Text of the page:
Saturday, October 25, 2008

The first landing

The Basler finally showed up yesterday morning.

Only 3 days behind schedule, it flew from the British station Rothera on the Antarctic peninsula and landed here around 8am. Because the station generator exhaust was blowing right over the skiway, we couldn't see the plane until it was nearly parked.

It stayed only long enough to take on 600 gallons of fuel, then took off again for McMurdo. It was a strange sight to see a plane on the ground and strange new people in black walking around.

The Canadian crew from Kenn Borek brought us gifts from Chile:

We snacked on fresh apple and orange slices at lunch and Michael grilled this fresh pineapple to serve with the sirloin steaks and BBQ chicken for dinner.
A few hours later, the Twin Otter KBG arrived and its crew has spent the night with us. Again, it was a little freaky to see new people eating in the galley.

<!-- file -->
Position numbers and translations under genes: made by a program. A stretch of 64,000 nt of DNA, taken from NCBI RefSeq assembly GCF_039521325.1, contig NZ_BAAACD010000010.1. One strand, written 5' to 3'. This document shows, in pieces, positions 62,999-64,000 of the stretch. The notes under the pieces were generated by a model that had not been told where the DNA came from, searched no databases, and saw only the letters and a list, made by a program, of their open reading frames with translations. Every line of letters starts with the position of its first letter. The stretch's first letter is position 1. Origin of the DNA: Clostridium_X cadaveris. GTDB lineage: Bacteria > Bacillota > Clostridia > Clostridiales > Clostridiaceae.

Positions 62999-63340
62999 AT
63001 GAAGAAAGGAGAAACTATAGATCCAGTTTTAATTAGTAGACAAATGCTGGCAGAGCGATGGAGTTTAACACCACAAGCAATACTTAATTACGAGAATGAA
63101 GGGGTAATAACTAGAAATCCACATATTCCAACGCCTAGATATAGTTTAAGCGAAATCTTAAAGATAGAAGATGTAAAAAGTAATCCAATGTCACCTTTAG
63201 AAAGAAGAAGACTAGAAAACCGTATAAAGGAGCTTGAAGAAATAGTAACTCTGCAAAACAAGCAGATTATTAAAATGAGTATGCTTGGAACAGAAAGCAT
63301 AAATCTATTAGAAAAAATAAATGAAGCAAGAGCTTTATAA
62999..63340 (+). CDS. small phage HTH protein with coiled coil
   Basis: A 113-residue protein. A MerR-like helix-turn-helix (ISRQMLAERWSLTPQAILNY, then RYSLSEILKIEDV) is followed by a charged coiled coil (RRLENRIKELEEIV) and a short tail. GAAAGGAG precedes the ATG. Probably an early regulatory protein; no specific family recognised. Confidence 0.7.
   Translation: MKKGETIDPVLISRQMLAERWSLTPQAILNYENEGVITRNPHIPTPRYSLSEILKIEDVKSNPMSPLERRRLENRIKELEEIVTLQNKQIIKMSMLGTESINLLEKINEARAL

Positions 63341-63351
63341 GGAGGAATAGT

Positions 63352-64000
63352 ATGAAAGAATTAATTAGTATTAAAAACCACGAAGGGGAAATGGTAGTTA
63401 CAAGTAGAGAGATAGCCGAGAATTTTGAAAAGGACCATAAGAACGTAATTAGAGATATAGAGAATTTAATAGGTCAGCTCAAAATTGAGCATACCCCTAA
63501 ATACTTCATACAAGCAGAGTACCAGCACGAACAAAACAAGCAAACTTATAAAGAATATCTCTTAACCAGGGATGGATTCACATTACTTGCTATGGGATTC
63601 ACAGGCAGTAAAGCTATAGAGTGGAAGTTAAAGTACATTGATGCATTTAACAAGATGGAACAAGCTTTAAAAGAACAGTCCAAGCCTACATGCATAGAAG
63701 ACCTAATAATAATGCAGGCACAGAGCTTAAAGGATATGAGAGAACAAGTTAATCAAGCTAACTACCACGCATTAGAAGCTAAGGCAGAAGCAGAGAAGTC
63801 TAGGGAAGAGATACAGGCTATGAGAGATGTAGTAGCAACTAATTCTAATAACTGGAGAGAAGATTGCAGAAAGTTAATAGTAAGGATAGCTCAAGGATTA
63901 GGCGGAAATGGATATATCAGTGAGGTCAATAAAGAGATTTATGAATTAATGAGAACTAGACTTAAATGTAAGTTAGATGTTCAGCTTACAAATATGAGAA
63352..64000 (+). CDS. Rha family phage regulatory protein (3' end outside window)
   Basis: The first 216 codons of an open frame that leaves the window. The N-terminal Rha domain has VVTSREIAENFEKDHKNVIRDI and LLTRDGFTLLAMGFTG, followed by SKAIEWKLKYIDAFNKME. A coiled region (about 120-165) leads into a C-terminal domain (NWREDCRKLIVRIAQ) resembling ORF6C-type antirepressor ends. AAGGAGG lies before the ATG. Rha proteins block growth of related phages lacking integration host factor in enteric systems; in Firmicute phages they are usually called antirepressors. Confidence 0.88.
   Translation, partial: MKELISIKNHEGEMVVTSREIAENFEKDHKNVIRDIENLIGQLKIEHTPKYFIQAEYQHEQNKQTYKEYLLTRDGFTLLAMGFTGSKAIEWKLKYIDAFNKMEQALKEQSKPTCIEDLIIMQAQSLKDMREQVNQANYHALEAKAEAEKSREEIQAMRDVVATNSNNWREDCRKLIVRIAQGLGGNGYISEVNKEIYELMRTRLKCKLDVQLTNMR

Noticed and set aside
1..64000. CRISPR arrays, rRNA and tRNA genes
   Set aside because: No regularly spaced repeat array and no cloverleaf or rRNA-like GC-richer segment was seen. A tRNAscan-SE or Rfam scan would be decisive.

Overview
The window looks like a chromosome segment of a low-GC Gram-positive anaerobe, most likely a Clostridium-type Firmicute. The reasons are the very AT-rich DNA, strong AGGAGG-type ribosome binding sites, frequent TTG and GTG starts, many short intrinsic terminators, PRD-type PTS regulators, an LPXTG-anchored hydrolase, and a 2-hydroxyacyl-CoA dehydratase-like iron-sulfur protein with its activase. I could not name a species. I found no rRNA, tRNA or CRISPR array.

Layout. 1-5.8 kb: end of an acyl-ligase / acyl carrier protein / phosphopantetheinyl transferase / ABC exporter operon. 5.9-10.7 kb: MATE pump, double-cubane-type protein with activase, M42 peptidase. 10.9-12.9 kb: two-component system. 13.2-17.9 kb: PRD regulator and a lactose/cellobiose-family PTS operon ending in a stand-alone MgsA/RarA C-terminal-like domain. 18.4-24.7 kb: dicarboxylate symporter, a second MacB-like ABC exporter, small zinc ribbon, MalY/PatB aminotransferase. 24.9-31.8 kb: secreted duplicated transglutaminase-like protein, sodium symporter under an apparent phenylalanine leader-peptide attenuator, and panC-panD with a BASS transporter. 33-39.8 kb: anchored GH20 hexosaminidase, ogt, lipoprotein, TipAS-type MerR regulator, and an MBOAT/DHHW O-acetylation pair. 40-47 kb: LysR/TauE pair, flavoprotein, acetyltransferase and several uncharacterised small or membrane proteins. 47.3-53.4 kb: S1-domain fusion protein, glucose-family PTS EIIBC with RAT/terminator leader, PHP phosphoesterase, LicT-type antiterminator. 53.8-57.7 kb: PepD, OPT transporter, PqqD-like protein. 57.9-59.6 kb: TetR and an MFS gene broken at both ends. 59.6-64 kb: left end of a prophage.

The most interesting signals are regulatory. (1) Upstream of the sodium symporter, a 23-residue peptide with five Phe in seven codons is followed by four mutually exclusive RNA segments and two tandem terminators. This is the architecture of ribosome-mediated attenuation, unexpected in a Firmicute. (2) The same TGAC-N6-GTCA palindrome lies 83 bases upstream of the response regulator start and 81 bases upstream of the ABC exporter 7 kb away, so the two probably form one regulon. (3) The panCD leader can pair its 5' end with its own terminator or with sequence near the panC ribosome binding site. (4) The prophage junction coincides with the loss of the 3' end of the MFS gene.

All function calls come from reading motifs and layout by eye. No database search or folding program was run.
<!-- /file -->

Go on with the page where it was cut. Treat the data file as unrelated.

What the heck, I just found out I can't get on the plane! Oh well, the Basler is scheduled to return here today with a load of people and flu shots. Hopefully the newcomers won't be shedding germs that will surely take advantage of our sluggish immune systems. Last year, I came down with three colds within the first month of getting out of here. We may not have fresh food during the winter but on the flip side, we don't get sick much either.


At 9:58 AM, Anonymous rediron said...

That Basler looks very much like a US Navy R4D (C-47) that was used extensively during the early Deep Freeze Operations. Is it a refurbished addition or a completely different airplane? I flew to the Pole on an R4D on December 1, 1956.

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